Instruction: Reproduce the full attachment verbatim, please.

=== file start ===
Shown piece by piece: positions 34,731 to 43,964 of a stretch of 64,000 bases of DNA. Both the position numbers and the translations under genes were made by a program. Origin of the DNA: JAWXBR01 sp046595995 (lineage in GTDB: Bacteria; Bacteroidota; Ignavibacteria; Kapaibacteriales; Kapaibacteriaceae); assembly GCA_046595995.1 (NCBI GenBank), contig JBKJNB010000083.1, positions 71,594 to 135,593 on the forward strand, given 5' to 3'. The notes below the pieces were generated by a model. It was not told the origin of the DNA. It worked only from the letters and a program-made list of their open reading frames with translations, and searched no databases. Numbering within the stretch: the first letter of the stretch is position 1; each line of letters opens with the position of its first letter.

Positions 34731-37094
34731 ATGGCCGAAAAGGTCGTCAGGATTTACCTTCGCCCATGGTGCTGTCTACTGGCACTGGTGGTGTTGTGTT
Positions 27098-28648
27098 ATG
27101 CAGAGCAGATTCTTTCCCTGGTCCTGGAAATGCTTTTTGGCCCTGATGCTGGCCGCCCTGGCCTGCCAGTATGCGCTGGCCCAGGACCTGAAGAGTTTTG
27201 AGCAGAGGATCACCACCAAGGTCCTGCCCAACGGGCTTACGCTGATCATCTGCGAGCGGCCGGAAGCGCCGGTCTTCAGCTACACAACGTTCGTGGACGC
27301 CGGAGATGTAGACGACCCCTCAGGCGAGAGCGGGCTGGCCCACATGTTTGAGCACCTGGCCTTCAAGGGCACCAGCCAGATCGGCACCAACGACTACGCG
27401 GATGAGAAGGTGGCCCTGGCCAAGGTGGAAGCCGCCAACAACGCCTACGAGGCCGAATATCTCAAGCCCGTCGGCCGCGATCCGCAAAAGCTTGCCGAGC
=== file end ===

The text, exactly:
Shown piece by piece: positions 34,731 to 43,964 of a stretch of 64,000 bases of DNA. Both the position numbers and the translations under genes were made by a program. Origin of the DNA: JAWXBR01 sp046595995 (lineage in GTDB: Bacteria; Bacteroidota; Ignavibacteria; Kapaibacteriales; Kapaibacteriaceae); assembly GCA_046595995.1 (NCBI GenBank), contig JBKJNB010000083.1, positions 71,594 to 135,593 on the forward strand, given 5' to 3'. The notes below the pieces were generated by a model. It was not told the origin of the DNA. It worked only from the letters and a program-made list of their open reading frames with translations, and searched no databases. Numbering within the stretch: the first letter of the stretch is position 1; each line of letters opens with the position of its first letter.

Positions 34731-37094
34731 ATGGCCGAAAAGGTCGTCAGGATTTACCTTCGCCCATGGTGCTGTCTACTGGCACTGGTGGTGTTGTGTT
Positions 27098-28648
27098 ATG
27101 CAGAGCAGATTCTTTCCCTGGTCCTGGAAATGCTTTTTGGCCCTGATGCTGGCCGCCCTGGCCTGCCAGTATGCGCTGGCCCAGGACCTGAAGAGTTTTG
27201 AGCAGAGGATCACCACCAAGGTCCTGCCCAACGGGCTTACGCTGATCATCTGCGAGCGGCCGGAAGCGCCGGTCTTCAGCTACACAACGTTCGTGGACGC
27301 CGGAGATGTAGACGACCCCTCAGGCGAGAGCGGGCTGGCCCACATGTTTGAGCACCTGGCCTTCAAGGGCACCAGCCAGATCGGCACCAACGACTACGCG
27401 GATGAGAAGGTGGCCCTGGCCAAGGTGGAAGCCGCCAACAACGCCTACGAGGCCGAATATCTCAAGCCCGTCGGCCGCGATCCGCAAAAGCTTGCCGAGC